misregistration. Again the benefits of this type of stencil might outweigh the potential negatives of
aperture size inconsistency and misregistration.
Chemical polishing has been used for many years to improve the smoothness of the apertures. Chemical
polishing is typically done with an electrical micro-etching process. Electrical current is used to remove
metal from the apertures, preferentially from the high spots leading to a smoother side wall. This process
is typically used on laser cut steel stencils, and has to be done with loose foil. Again the foil would have
to be mounted in the frame after this is complete.
II. Nano-Coatings
How long do the coatings last
In the squeegee transfer process, the goal is for the solder paste to have a stronger attraction to the PCB than to the
walls of the apertures. This process is affected primarily by the stencil’s design, although the solder paste and the
speed of the board separation also have influence. The design of the stencil introduces many factors. The material
used to construct the stencil of and how the stencil manufacture creates the stencil affect this process. A number
known as the area ratio, which is defined as the ratio of the aperture opening on the PCB side to the area of the
aperture walls, is commonly used as a measure of the adhesive forces. As the area ratio decreases, the force applied
to the paste by the aperture walls increases, causing a decrease in the transfer of the solder paste from the stencil to
the PCB. The very definition of the area ratio underscores the importance of another key variable, the wall
smoothness. A smoother wall will exert less adhesion to the paste than a rougher one. The roughness can be
controlled by various methods for forming the apertures (e.g. laser cutting and electroforming). A method for
modifying the stencil surface is to apply a hydrophobic coating in an effort to improve solder paste release.
Nano-coated stencils work in two complementary ways to reduce the adhesive force between the paste and the
aperture. First, by adding the extremely thin coating, the roughness of the aperture is reduced. Additionally, the
coating fills in some of the “valleys” in the surface topology. This coating on the aperture wall decreases the
adhesion forces. The coating chemically modifies the surface of the aperture and decreases the chemical attraction
that the paste has to the metal surface.
The theory behind nano-coating has to do with high or low surface energy, terms that denote how liquids interact
with the surfaces. Unmodified metal surfaces are typically high surface energy. Surfaces with high surface energy
are held together by strong or high energy chemical bonds (ionic, covalent, or metallic). High energy surfaces are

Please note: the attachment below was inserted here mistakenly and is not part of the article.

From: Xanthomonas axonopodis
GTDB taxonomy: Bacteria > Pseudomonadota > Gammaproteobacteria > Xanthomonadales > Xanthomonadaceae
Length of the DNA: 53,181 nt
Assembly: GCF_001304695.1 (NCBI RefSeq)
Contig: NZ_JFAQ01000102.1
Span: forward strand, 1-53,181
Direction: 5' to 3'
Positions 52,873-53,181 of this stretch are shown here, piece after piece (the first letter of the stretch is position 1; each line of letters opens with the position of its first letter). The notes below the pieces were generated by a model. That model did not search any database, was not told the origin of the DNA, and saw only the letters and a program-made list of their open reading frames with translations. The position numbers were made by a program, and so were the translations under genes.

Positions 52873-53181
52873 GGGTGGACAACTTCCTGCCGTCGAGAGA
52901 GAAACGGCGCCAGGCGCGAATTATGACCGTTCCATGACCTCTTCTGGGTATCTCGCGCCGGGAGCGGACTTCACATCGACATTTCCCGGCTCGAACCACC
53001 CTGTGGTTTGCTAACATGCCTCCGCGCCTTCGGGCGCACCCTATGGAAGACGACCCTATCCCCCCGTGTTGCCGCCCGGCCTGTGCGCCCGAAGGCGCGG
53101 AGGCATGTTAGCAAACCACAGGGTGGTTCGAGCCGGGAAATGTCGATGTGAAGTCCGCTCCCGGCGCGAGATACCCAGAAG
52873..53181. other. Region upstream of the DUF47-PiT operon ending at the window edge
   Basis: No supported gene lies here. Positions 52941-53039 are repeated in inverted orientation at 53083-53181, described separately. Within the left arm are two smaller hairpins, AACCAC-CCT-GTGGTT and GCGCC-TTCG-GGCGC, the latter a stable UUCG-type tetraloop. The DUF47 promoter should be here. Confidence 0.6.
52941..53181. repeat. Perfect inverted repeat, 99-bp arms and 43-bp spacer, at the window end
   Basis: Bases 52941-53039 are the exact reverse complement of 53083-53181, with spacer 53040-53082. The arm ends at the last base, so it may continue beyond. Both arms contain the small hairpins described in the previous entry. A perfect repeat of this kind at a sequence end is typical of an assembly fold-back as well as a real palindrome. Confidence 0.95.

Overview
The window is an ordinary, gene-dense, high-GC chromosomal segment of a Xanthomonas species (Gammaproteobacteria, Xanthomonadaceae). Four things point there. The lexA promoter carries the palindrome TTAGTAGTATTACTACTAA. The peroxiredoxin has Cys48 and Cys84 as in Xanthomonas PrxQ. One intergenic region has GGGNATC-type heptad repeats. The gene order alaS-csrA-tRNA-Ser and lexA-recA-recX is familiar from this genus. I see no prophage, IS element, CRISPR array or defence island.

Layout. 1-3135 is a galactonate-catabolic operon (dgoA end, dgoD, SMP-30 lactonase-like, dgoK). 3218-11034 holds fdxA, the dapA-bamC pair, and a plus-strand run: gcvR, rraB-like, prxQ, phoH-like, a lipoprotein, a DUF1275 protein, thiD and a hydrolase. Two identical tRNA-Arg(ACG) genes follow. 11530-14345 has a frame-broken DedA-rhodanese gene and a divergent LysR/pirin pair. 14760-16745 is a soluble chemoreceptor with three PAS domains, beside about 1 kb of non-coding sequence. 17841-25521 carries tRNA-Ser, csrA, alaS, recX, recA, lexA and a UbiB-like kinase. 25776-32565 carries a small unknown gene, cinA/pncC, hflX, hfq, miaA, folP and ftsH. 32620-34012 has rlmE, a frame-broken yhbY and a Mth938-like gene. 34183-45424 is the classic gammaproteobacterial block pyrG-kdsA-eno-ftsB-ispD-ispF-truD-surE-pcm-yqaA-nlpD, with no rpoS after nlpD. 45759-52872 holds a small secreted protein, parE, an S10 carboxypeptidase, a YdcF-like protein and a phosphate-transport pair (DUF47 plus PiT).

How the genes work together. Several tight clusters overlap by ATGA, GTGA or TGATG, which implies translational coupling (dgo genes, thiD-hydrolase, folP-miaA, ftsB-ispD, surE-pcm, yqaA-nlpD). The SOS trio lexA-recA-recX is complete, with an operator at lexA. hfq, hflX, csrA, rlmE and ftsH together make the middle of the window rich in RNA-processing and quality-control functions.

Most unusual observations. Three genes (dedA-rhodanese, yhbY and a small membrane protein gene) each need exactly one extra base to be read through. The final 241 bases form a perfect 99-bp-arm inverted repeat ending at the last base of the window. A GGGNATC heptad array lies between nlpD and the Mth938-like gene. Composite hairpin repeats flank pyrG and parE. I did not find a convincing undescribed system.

typically able to be wetted (a liquid can readily spread over the surface of the material) by most liquids due to the
interaction of the surface and the liquid being stronger than the interaction between liquid molecules. Low energy
solids, on the other hand, are held together primarily through physical interactions, such as hydrogen “bonds” or
Van der Waals forces. Since these surfaces interact with liquids via weaker methods, the surface tension of the
liquid is too great for the surface to overcome, and the liquid does not spread.
Nano-coatings modify the surface through the use of low energy molecules which, when applied to a metal surface,
chemically bonds with that surface, forming a low energy coating. This coating decreases the interaction between
the paste and the aperture, allowing for a cleaner release.
There are two basic types of nano-coatings used in North America. Self-assembled monolayer
phosphonates (SAMP) are the commonly used, wipe on type of coating. Wipe on nano-coatings are
available from many stencil suppliers. The second type of coating is a thermally cured fluoropolymer
which are supplied by a few stencil companies. The life span of a nano-coating is directly related to its
chemical nature and physical properties.
A. Fluoropolymers: Thermally cured polymer type coatings are much thicker than wipe on coatings,
and are visible on the stencil. A dye is added to the fluoropolymer to give it a color which makes
it easier to see. These polymer type coatings are on the order of 1-4 microns thick as opposed to
the SAMP wipe on coatings which are 1-4 nanometers thick. After curing is complete, the
polymer type coatings have a pencil hardness of 9H, which is similar to the pencil hardness of
solder masks used on circuit boards. The polymer type coatings can be damaged mechanically,
without signs of wear from normal printing and cleaning operations. Some users report use of
stencils for over 30,000 prints and the coating is working normally.
The thermally cured polymer coatings are susceptible to chemical attack from both strong acids
and strong bases. Strong acids (pH < 2) tend to break the bond between the coating and the steel
substrate and the coating lifts off of the stencil. Most stencil cleaning chemistries are not acidic,
so this is not a concern for end users. Strong bases (pH > 11) tend to hydrolyze the internal bonds
in the coating working from the surface downwards. The coating remains physically intact but